But while they prate of economic laws, men and women are starving. We must lay hold of the fact that economic laws are not made by nature. They are made by human beings. -Franklin D. Roosevelt

crops

Joseph correctly interpreted Pharaoh’s dream, warning of seven years of plenty followed by seven year of famine. Pharaoh was so impressed by Joseph’s abilities that he appointed Joseph as his Viceroy and put him in charge of the Egyptian empire. Joseph takes the reins of the kingdom and distinguishes himself by creating storehouses for the grain, overseeing the orderly sale and distribution of the grain during the famine, and successfully managing and developing the overall Egyptian economy.

Rabbi Hirsch, in his commentary on Genesis 41, points out two noteworthy economic policies that Joseph instituted during the years of famine.

The first policy was that people had to pay for the grain that he distributed. Though the storehouses of Egypt were overflowing with “uncountable” amounts of grain, Joseph still charged the starving population for it. Rabbi Hirsch explains that had Joseph handed the grain out for free, it would not be valued by the population. People don’t value or appreciate handouts as much as something that they have to pay for.

The second policy was that Joseph sold only enough grain to each family to feed that family. He did not sell wholesale. There were only retail sales. He wanted to prevent a situation of hoarding, speculative buying and enterprising capitalists cornering the grain market.

Although socialists may have preferred free handouts and capitalists would have preferred freer access to wholesale deals, investments, a fluctuating market, speculation, and letting their capital work for them, Joseph’s policies insured that Egypt survived the famine.

A balanced economic policy seems to have been exactly what the country needed.

Shabbat Shalom and Chanuka Sameach,

Ben-Tzion

Dedication

To the irrepressible Pieprz family for a glorious Shabbat in Karnei Shomron.

Clueless Joseph?

Clueless Joseph? 

Innocence always calls mutely for protection when we would be so much wiser to guard ourselves against it: innocence is like a dumb leper who has lost his bell, wandering the world, meaning no harm. -Graham Greene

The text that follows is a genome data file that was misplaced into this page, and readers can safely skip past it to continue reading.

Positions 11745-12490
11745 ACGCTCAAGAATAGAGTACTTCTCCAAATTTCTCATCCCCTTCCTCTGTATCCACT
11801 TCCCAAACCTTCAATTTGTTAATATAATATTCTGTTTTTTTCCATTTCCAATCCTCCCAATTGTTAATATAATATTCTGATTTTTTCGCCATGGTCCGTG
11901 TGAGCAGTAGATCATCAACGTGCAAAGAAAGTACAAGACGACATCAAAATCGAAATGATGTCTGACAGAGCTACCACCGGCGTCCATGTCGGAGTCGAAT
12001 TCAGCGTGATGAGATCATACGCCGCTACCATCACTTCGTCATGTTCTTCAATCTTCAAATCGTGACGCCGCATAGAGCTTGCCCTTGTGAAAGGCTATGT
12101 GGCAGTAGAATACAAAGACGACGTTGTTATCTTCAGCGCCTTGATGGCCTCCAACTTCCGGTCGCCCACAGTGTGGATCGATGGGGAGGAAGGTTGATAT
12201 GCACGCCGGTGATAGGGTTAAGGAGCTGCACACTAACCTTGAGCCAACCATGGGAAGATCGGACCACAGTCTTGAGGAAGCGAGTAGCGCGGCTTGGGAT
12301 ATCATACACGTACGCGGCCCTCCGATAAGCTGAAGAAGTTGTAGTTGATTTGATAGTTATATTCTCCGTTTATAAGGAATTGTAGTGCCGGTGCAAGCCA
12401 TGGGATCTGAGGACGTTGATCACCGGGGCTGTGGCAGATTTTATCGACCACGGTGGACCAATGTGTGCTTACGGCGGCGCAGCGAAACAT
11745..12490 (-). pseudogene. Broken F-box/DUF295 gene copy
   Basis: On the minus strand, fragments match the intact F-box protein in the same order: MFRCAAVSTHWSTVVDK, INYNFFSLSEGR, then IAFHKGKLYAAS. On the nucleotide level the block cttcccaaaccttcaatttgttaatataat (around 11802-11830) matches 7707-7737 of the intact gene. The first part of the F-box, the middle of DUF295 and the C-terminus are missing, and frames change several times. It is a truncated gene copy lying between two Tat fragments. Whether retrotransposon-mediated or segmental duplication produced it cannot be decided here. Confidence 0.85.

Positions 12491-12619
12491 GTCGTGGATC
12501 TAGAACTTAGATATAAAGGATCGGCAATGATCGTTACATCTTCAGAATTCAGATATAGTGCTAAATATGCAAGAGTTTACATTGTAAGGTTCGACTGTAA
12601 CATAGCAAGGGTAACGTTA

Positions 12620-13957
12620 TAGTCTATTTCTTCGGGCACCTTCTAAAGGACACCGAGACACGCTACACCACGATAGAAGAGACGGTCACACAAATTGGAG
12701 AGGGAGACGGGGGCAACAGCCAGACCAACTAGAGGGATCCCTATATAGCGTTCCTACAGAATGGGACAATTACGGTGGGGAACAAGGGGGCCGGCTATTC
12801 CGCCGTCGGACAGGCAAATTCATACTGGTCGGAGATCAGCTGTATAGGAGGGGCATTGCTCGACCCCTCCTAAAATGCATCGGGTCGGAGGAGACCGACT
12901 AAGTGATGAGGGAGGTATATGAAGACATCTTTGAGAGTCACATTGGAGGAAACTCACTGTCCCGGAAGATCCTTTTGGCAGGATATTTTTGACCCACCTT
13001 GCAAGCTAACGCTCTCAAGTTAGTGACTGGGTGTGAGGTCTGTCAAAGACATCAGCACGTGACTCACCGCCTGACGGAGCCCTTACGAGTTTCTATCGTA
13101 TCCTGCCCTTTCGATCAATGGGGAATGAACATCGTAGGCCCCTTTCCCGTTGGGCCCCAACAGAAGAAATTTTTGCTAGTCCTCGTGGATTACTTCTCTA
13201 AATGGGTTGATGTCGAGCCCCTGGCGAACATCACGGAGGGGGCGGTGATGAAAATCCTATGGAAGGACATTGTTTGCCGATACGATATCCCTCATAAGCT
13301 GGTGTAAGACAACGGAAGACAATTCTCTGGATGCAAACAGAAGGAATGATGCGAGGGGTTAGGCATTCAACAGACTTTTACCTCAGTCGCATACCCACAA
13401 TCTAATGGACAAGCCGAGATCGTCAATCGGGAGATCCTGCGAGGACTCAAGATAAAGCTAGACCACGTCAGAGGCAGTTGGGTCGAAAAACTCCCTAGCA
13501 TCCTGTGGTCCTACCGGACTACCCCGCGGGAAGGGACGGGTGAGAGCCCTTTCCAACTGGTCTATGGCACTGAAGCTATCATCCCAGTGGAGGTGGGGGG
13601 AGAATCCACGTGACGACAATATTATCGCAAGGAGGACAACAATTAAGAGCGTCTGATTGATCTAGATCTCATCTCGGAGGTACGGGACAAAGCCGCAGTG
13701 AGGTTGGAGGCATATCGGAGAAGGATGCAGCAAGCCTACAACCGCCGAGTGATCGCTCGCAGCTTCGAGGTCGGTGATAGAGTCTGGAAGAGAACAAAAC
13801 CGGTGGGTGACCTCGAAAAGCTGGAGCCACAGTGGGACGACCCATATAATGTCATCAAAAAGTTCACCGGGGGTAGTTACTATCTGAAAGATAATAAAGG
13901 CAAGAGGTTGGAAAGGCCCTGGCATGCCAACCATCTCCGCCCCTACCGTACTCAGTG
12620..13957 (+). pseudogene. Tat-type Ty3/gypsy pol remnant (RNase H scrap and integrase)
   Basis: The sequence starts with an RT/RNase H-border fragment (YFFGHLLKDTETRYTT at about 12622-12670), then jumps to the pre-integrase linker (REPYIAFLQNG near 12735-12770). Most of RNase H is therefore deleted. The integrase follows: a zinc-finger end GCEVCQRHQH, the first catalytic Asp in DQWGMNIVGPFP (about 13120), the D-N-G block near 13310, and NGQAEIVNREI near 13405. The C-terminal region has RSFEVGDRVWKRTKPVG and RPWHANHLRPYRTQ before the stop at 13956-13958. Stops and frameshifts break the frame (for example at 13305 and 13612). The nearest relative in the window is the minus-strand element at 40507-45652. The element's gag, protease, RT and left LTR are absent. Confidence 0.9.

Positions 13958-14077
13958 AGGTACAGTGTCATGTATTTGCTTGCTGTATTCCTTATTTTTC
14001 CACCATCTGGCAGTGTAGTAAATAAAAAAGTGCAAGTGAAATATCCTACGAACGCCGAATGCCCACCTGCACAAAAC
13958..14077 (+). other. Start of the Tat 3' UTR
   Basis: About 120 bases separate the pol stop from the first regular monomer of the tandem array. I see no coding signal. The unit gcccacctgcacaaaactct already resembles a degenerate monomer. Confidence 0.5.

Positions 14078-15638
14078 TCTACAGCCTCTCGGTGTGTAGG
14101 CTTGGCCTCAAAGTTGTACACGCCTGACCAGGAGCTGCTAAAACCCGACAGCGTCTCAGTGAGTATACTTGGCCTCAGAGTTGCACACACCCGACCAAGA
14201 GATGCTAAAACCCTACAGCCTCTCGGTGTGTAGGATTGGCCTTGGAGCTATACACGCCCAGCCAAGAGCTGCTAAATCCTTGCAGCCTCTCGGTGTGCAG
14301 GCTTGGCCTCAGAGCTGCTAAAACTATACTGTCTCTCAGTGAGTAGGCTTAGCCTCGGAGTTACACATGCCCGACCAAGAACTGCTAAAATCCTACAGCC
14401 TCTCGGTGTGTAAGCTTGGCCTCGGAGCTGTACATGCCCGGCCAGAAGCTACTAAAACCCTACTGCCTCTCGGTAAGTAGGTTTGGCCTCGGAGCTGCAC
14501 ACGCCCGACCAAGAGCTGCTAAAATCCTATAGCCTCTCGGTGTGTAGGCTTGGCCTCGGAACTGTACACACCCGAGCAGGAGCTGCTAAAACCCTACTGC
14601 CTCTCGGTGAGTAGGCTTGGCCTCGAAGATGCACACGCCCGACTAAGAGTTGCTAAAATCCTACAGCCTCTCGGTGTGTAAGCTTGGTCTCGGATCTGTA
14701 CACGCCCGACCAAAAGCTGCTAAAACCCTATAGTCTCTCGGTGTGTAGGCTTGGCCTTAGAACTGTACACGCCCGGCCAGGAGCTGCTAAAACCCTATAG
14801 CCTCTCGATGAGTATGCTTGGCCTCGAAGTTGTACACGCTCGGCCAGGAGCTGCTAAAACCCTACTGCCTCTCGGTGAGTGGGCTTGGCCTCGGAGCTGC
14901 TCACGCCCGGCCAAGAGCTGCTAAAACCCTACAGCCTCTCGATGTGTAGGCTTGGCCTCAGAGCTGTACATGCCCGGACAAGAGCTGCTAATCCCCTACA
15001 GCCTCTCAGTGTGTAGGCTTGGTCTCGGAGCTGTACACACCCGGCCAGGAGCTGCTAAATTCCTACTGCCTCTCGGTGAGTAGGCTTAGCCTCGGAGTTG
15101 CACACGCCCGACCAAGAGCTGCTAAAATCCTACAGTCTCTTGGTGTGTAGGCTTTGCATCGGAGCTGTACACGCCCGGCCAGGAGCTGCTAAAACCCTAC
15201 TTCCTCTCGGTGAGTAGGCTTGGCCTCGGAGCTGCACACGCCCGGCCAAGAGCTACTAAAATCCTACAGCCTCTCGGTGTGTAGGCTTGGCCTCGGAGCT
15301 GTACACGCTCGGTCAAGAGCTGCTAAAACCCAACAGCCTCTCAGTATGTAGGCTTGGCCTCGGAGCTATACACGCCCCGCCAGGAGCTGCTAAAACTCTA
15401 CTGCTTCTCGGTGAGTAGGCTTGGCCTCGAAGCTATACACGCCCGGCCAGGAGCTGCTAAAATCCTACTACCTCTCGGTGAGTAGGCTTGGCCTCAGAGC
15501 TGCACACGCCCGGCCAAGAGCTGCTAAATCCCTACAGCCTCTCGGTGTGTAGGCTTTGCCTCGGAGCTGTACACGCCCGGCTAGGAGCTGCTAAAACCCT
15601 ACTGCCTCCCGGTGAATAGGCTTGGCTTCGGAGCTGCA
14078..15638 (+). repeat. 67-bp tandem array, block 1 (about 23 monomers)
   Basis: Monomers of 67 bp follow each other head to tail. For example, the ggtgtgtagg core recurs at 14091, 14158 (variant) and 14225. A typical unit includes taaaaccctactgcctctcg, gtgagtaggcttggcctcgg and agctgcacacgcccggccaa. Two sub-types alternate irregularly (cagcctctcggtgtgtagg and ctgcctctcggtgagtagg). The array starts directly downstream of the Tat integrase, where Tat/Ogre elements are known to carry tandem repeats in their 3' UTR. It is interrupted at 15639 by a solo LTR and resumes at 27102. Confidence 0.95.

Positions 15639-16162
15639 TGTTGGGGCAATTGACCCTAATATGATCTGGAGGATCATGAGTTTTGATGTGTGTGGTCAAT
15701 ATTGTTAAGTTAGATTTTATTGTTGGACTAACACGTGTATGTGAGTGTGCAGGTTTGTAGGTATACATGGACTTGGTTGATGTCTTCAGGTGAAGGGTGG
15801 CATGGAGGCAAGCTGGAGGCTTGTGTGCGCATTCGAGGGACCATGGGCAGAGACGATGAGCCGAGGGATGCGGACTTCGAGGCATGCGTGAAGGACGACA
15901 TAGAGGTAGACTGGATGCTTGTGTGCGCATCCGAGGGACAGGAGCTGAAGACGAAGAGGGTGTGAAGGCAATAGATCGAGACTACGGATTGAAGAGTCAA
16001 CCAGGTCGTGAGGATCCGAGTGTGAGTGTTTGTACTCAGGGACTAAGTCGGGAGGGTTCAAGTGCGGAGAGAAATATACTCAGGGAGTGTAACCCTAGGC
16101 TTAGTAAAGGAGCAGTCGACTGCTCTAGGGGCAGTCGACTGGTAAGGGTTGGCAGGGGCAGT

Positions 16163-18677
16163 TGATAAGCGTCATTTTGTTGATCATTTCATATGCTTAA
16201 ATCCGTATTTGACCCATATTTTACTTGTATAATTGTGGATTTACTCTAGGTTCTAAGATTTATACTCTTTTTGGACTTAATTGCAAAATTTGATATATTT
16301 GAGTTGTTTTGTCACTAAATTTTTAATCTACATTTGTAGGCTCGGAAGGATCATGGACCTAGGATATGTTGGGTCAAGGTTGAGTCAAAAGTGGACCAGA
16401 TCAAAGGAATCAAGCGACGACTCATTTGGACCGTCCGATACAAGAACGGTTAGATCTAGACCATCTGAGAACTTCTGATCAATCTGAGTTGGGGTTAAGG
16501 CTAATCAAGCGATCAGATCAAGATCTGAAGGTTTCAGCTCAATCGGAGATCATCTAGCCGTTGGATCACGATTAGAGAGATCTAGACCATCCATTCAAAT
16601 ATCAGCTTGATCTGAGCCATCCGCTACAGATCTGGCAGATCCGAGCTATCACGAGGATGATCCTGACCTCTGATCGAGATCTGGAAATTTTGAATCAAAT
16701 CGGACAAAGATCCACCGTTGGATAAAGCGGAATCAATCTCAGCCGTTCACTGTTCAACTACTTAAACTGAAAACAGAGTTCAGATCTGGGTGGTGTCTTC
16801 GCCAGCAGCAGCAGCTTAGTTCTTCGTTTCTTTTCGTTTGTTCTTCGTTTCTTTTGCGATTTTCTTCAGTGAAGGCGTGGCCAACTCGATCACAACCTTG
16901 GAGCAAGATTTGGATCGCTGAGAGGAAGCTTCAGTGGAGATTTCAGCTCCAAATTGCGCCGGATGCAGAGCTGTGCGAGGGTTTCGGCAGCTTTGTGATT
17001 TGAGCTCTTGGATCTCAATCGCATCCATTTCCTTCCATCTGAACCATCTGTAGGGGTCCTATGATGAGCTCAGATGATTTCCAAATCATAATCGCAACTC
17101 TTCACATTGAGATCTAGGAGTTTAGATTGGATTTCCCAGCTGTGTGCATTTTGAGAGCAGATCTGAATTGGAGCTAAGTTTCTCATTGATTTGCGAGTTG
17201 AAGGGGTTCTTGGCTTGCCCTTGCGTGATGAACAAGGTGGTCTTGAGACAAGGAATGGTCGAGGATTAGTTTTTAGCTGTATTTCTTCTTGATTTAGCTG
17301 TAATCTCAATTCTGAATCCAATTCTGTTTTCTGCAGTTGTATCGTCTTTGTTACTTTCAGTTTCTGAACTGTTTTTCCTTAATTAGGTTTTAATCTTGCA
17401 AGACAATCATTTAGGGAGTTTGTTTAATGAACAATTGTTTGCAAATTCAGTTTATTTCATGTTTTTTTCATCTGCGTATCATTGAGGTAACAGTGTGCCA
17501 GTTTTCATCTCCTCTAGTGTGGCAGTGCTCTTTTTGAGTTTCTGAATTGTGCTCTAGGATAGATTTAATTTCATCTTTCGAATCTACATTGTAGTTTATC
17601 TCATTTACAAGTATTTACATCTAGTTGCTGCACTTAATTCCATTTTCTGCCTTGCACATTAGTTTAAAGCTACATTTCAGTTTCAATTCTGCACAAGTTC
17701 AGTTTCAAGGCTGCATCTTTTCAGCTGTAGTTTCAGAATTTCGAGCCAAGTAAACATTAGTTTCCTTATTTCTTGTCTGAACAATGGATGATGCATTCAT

clueless

Joseph recounts to his brothers his fantastical dreams which seem to imply that he will rule over them. The brothers don’t take this well at all. If they detested him before for being their father’s favorite, now they outright hate him.

After this episode their father Jacob orders Joseph to meet up with his brothers who are tending their sheep far to the north, around the area of Shechem. Joseph appears to go without hesitation or concern.

Rabbi Hirsch on Genesis 37:13 explains that Joseph had no fear of his brothers because he had no ambition whatsoever to rule them. His dreams were just dreams; not anything that he planned or foresaw might come to fruition. Therefore, in his innocent mind, he had nothing to fear from his jealous brothers.

The brothers, on the other hand, took his dreams very seriously. They believed that the apparently chosen son did intend to rule over them and saw him as a clear and present danger to themselves and how they hoped to conduct their lives, free of tyrants or rulers. Hence, the acts they took, first of planning to kill Joseph and then the decision to sell him as a slave, stemmed from purely defensive motives. They were protecting themselves from the mortal threat of Joseph the tyrant. The fact that this was the furthest thing from Joseph’s mind did not have one iota of effect upon the brothers’ fears or actions.

Joseph, though he did suffer over the prolonged enslavement and separation from his family, always seemed to have God with him, and the very actions the brothers took are what eventually lead Joseph to rule over them, thereby inadvertently fulfilling his prophetic dreams.

God often protects the innocent, but it doesn’t hurt to be less naïve.

Shabbat Shalom,

Ben-Tzion

Dedication

To all the subscribers and those that have encouraged and promoted the launch of my Daily Torah Tweets. Thanks!

The Darkness Will Pass

The Darkness Will Pass

As far as we can discern, the sole purpose of human existence is to kindle a light in the darkness of mere being. -Carl Gustav Jung

pre-sunrise

After twenty years, Jacob escapes from his treacherous father-in-law, Laban, only to approach his deadly brother, Esau. The night before his fateful meeting he is accosted by an angel. They wrestle the entire night, and only with the approach of dawn does Jacob get the upper hand on his otherworldly opponent. It is at that momentous encounter that Jacob is named Israel, the name we carry to this day.

Rabbi Hirsch on Genesis 32:27 explains that throughout the night, the adversary appears to be stronger. With daybreak, suddenly Jacob sets the terms to end the conflict. The single request is the recognition that Jacob is deserving of a blessing and not of persecution. Rabbi Hirsch elaborates: “…only by paying him such recognition will the nations bring blessings also upon themselves, and only thus will the promise, “and through you will all the families on earth be blessed, and through your seed” [Genesis 28:14] be fulfilled.”